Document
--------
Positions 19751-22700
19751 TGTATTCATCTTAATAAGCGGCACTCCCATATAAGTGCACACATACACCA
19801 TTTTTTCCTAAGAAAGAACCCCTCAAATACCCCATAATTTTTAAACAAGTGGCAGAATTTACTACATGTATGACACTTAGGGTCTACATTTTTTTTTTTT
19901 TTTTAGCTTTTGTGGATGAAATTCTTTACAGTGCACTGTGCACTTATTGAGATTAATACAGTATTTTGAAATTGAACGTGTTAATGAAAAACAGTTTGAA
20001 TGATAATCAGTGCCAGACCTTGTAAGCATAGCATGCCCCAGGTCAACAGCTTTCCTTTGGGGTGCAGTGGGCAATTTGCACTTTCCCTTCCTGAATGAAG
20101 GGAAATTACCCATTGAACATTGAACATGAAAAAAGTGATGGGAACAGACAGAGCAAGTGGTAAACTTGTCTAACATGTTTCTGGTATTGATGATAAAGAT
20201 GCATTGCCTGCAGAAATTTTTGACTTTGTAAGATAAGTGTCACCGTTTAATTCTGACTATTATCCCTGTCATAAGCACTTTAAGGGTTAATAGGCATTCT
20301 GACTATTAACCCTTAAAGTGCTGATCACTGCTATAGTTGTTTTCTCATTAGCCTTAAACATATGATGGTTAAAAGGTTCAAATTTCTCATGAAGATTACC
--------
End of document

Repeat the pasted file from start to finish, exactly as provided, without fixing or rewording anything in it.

Positions 19751-22700
19751 TGTATTCATCTTAATAAGCGGCACTCCCATATAAGTGCACACATACACCA
19801 TTTTTTCCTAAGAAAGAACCCCTCAAATACCCCATAATTTTTAAACAAGTGGCAGAATTTACTACATGTATGACACTTAGGGTCTACATTTTTTTTTTTT
19901 TTTTAGCTTTTGTGGATGAAATTCTTTACAGTGCACTGTGCACTTATTGAGATTAATACAGTATTTTGAAATTGAACGTGTTAATGAAAAACAGTTTGAA
20001 TGATAATCAGTGCCAGACCTTGTAAGCATAGCATGCCCCAGGTCAACAGCTTTCCTTTGGGGTGCAGTGGGCAATTTGCACTTTCCCTTCCTGAATGAAG
20101 GGAAATTACCCATTGAACATTGAACATGAAAAAAGTGATGGGAACAGACAGAGCAAGTGGTAAACTTGTCTAACATGTTTCTGGTATTGATGATAAAGAT
20201 GCATTGCCTGCAGAAATTTTTGACTTTGTAAGATAAGTGTCACCGTTTAATTCTGACTATTATCCCTGTCATAAGCACTTTAAGGGTTAATAGGCATTCT
20301 GACTATTAACCCTTAAAGTGCTGATCACTGCTATAGTTGTTTTCTCATTAGCCTTAAACATATGATGGTTAAAAGGTTCAAATTTCTCATGAAGATTACC